The court abuses its discretion when its decision is based on "clearly untenable" grounds or the extent of discretion exercised is "clearly unreasonable." Hill, 878 N.W.2d at 272. A court's sentencing rationale is "untenable when it is not supported by substantial evidence or when it is based on an erroneous application of the law." Id. Iowa Rule of Criminal Procedure 2.23(3)(d) requires the district court to provide "at least a cursory explanation" for the sentence imposed to allow for appellate review of its exercise of discretion. See State v. Jacobs, 607 N.W.2d 679, 690 (Iowa 2000). "[I]f the defendant waives reporting of the sentencing hearing and the court fails to state its reasons for the sentence in the written sentencing order, the court has abused its discretion . . . ." State v. Thompson, 856 N.W.2d 915, 921 (Iowa 2014). Additionally, "[a] sentence will not be upset on appellate review unless the defendant demonstrates an abuse of discretion or a defect in the sentencing procedure such as the trial court's consideration of impermissible factors." State v. Witham, 583 N.W.2d 677, 678 (Iowa 1998) (citing State v. Wright, 340 N.W.2d 590, 592 (Iowa 1983)).

         III. Discussion.

         On appeal, Alford contends the district court abused its discretion by improperly considering Alford's alcohol use as an aggravating factor in imposing judgment and sentencing. He argues that because the record does not support that he was legally intoxicated, admitted to intoxication, or convicted of operating while intoxicated, the court could not consider that factor at sentencing. He urges us to vacate his sentence and remand for resentencing.

         Although Alford was initially charged with multiple counts, [2] he entered a plea deal with the State in which he agreed to enter an Alford plea to the leaving-the-scene-of-an-injury-accident charge. The remaining charge was dismissed with the agreement Alford would pay restitution. Alford's consumption of alcohol was never prosecuted nor was he convicted of any crime related to intoxication.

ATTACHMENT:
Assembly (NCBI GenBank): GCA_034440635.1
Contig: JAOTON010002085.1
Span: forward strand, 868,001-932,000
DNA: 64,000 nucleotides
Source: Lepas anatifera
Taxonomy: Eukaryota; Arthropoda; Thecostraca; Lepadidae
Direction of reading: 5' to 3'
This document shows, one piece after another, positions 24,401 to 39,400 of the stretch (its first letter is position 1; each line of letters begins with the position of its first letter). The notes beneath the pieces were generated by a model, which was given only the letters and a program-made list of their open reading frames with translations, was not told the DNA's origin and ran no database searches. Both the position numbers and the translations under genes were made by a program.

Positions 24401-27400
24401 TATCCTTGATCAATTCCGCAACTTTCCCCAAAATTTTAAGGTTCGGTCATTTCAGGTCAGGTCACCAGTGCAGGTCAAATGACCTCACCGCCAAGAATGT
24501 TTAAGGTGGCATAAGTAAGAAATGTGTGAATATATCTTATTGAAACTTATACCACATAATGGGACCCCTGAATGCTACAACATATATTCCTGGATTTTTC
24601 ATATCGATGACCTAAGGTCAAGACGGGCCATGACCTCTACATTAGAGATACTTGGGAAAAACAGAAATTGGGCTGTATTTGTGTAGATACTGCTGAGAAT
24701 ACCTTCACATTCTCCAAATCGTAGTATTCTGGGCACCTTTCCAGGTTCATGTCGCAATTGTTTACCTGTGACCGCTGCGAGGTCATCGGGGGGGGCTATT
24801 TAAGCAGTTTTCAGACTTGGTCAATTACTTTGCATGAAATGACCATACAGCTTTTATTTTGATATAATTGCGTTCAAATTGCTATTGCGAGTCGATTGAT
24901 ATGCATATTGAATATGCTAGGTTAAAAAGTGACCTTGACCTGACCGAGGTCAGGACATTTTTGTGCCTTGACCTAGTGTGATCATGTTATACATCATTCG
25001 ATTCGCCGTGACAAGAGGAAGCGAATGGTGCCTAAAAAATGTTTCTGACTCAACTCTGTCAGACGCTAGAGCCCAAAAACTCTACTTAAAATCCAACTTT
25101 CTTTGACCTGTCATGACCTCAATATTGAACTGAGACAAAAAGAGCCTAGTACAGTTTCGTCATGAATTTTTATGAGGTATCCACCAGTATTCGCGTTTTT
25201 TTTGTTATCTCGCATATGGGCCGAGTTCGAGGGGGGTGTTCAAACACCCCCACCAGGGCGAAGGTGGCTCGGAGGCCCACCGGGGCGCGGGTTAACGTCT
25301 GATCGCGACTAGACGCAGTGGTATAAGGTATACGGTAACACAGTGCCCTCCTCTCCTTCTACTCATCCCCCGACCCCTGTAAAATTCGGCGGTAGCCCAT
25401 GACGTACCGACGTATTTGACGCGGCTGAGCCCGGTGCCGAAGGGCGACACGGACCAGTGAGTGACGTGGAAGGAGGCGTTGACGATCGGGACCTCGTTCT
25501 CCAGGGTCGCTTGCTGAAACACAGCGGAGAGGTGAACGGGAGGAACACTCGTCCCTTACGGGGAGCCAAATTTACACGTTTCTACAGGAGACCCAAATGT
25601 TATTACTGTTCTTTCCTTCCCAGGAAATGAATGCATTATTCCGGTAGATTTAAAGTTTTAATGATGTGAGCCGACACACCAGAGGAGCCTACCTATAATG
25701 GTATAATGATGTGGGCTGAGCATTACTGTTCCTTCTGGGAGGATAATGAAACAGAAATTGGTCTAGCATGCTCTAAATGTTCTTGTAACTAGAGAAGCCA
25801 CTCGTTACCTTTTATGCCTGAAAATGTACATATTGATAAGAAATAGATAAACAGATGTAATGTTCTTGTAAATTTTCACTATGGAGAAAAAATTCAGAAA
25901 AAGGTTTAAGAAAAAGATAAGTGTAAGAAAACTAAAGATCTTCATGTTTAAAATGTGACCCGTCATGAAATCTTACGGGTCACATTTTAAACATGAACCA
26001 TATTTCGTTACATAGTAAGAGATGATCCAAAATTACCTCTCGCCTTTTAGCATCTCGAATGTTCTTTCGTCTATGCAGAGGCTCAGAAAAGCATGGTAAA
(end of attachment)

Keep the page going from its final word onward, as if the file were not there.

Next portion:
In its sentencing order, the district court stated:

Due to the seriousness of the accident and the fact that alcohol was involved, the court finds that a period of jail time is appropriate. Defendant's criminal history and the fact that his license was suspended at the time of the accident are important factors in the court's sentence.

         While the interaction between Alford and the officers and the results of Alford's blood-alcohol test were described in detail in the minutes of testimony, Alford never admitted to any alcohol-related offenses and the State did not prove they occurred. See Witham, 583 N.W.2d at 678 ("A court may not consider an unproven or unprosecuted offense when sentencing a defendant unless (1) the facts before the court show the accused committed the offense, or (2) the defendant admits it."). "We have approved using the minutes to establish a factual basis for the charge to which the defendant pleads guilty." State v. Black, 324 N.W.2d 313, 316 (Iowa 1982). "The sentencing court should only consider those facts contained in the minutes that are admitted to or otherwise established as true." State v. Gonzales, 582 N.W.2d 515, 516 (Iowa 1998). The State urges us to find the district court did not abuse its discretion because Alford entered into an Alford plea rather than admitting to any specific factual basis for his guilty plea and additionally because there was "substantial evidence in the record that alcohol was a factor in the accident." We disagree, and we find the district court should not have considered Alford's alcohol consumption as a factor at sentencing.

         Because "we cannot speculate about the weight the trial court mentally assigned" the unproven facts, or "whether it tipped the scales to imprisonment, " we vacate Alford's sentence and remand for sentencing. See State v. Messer, 306 N.W.2d 731, 733 (Iowa 1981).




[1] See 400 U.S. 25, 37 (1970) ("An individual accused of crime may voluntarily, knowingly, and understandingly consent to the imposition of a prison sentence even if he is unwilling or unable to admit his participation in the acts constituting the crime.").

[2] The other charge appears to be an unrelated third-degree theft charge.